Stop making excuses and start making fitness part of your life. I know, you’re too busy, you hate to exercise, you can’t afford it, you get bored easily, everything hurts, you hate the gym, you never see results, you’ve tried and failed…
Turn those excuses into reasons: I’ll have more energy, I’ll sleep better at night, I’ll burn more calories at rest, I’ll be better equipped to handle stress, I’ll increase my lean body mass, I’ll be able to stay focused. I’ll be happier!
Ready to get started? Try these tips to increase your chance of success:
- Make an appointment with yourself. You wouldn’t blow off a doctor’s appointment just because you didn’t feel like going. If you keep your exercise appointment, you won’t need as many doctors appointments!
- Get a buddy. Working out with a friend is more fun, and being accountable to someone else helps you stay on track.
- Set tangible goals. Don’t just say, “I’m going to start exercising.” Take time at the beginning of each week to plan which days you’ll exercise. Write down the time and the activity. Whatever you choose, be sure to elevate your heart rate for a minimum of 30 minutes. This means breathing heavily but able to carry on a conversation.
- Find a form of fitness that works with your budget and schedule. We Arlingtonians have tons of resources available to us. See below, after the jump.
Single Family Home Prices Rise — The average sale price of a single family home in Arlington rose above $850,000 in July, to $853,572, a 5.1 percent increase from one year prior. Townhouse and condominium prices, meanwhile, dropped 0.6 and 3.3 percent respectively. [Sun Gazette]
‘Boot Camp’ for Dogs, Owners — An Arlington-based business, the Thank Dog Bootcamp, was featured on ABC7’s Good Morning Washington program. The bootcamps, which take place in Bluemont and Quincy parks, are for both dogs and their owners, offering “a grueling workout for you… and an obedience lesson for your dog.” [WJLA]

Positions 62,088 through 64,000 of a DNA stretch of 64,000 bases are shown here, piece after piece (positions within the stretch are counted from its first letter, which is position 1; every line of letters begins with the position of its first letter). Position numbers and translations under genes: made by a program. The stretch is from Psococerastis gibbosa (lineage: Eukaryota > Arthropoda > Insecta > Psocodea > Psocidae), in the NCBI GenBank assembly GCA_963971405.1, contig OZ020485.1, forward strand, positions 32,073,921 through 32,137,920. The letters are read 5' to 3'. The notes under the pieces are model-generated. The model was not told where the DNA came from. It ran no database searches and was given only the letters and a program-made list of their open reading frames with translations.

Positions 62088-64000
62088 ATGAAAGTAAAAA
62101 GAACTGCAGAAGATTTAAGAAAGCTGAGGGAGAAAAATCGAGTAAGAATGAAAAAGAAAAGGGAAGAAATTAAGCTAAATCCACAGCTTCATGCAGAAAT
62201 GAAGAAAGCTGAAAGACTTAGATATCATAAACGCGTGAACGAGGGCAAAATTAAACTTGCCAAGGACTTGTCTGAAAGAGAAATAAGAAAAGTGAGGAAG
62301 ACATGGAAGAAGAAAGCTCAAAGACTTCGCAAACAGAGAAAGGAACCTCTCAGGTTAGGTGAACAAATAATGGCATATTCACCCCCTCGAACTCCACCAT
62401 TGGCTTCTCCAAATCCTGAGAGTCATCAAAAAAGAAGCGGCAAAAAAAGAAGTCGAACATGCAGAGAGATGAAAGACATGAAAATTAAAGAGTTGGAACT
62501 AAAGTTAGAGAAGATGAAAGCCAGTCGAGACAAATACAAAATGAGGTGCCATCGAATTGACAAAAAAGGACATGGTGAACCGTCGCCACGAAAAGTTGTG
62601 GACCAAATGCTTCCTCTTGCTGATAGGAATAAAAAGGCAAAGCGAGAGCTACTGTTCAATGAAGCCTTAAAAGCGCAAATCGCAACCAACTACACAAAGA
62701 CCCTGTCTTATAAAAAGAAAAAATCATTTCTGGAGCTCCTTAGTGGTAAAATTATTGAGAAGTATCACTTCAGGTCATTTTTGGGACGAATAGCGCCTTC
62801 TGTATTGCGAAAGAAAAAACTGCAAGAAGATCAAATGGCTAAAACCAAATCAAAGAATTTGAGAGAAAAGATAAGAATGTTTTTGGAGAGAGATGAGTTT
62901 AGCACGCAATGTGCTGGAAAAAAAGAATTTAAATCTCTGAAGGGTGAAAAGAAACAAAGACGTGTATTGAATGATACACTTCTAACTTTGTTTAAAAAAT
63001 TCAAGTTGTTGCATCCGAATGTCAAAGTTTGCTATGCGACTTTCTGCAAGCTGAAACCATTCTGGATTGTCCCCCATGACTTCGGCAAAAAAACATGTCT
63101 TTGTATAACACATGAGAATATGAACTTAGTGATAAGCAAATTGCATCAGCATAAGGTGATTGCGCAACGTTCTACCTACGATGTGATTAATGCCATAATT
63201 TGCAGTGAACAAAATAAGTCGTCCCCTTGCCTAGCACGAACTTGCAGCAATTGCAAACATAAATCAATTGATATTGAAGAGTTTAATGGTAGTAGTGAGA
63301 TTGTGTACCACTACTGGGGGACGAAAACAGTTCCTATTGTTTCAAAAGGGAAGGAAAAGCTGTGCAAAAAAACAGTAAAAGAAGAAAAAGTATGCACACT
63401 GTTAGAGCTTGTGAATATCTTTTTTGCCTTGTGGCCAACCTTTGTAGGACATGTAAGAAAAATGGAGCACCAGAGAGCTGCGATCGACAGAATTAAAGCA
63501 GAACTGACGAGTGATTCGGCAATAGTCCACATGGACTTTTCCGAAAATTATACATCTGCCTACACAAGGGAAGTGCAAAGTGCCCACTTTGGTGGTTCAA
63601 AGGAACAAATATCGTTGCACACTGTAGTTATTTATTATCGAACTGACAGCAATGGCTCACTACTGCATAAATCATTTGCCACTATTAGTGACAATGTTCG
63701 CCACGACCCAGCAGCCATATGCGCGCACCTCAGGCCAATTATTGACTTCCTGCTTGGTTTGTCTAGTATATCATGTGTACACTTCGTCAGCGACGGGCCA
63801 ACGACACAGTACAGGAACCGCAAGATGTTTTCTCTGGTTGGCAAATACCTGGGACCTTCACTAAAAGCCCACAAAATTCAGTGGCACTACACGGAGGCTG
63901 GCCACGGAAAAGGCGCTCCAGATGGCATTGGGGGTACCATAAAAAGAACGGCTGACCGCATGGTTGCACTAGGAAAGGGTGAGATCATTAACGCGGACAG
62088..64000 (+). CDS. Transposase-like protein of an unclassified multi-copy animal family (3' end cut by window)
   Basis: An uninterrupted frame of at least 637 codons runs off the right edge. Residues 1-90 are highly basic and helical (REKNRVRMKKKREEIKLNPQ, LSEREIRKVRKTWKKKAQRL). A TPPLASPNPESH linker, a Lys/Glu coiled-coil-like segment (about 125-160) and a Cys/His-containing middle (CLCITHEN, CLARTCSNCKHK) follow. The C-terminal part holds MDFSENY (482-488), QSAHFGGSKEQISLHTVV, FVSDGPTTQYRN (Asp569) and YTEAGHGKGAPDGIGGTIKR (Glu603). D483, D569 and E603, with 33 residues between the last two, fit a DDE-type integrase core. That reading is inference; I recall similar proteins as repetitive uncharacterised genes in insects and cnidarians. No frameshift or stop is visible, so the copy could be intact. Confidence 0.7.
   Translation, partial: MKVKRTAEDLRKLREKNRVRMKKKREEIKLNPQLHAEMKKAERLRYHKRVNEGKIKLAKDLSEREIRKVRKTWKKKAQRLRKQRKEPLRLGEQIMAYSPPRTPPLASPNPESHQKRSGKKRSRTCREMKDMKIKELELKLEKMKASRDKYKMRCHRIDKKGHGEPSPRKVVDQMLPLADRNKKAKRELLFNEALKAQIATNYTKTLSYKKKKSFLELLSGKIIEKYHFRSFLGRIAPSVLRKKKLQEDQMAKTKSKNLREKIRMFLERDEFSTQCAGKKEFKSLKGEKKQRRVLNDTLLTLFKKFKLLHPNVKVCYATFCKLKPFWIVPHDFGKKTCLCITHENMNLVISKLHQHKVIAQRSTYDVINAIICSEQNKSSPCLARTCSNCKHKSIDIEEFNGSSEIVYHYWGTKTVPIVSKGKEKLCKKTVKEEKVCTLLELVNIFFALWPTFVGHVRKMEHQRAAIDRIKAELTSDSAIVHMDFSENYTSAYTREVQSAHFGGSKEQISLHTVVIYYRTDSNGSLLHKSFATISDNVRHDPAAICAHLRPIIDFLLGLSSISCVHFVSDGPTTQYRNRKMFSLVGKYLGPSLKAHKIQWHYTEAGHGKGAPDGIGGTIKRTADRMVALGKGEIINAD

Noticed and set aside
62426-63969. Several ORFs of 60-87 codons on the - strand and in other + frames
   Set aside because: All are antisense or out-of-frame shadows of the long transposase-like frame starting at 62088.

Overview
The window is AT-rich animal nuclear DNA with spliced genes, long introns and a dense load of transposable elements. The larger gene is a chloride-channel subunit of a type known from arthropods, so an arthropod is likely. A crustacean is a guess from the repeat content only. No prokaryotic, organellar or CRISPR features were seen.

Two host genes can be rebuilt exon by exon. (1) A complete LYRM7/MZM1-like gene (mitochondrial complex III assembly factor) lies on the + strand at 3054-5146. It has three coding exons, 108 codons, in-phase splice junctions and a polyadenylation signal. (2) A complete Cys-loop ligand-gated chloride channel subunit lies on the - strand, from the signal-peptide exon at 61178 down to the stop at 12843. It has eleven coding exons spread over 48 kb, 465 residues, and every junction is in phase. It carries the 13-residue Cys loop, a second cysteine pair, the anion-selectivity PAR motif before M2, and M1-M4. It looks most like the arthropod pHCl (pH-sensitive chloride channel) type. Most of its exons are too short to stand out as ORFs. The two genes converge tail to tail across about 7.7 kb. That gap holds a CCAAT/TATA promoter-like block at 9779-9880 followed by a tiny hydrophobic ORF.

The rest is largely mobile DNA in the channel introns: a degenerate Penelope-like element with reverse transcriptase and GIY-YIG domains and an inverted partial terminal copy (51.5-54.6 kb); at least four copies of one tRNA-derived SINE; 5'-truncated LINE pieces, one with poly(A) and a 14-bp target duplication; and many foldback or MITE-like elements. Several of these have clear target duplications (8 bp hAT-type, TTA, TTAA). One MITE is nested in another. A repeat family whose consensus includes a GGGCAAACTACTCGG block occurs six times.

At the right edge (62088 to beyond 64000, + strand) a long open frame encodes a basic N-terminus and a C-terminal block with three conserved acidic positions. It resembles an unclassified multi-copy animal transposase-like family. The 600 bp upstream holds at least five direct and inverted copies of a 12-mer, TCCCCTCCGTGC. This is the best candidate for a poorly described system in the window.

Feds, Va. Sue Over US Airways-American Merger — Virginia has joined a federal lawsuit to block the merger of US Airways and American Airlines. The merger would create the world’s largest airline, and would have implications for those flying out of Reagan National Airport. Together, US Airways and American hold 69 percent of terminal slots at DCA. [Washington Business Journal]
Photo courtesy Anthony Russo
It’s been closed for the past 15 months, but Potomac CrossFit is reopening this weekend at its new location in Courthouse.
Last year, Potomac CrossFit at 1039 N. Highland Street in Clarendon closed, along with nearby businesses, to make way for a new development that’s currently under construction. Tomorrow, the gym will hold a grand reopening celebration at its new home at 1320 N. Courthouse Road.
With more than 8,000 square feet, the Courthouse location offers more than double the space of the previous site. Employees at the new location also boast of shower facilities, new equipment and a revamped class schedule.
Everyone is welcome to stop by for a free class tomorrow (Saturday) at 10:30 a.m. No CrossFit experience is necessary. Immediately following the class, the grand reopening celebration will kick off at 11:30 a.m. Visitors can check out the facility, meet instructors and enjoy food and drinks.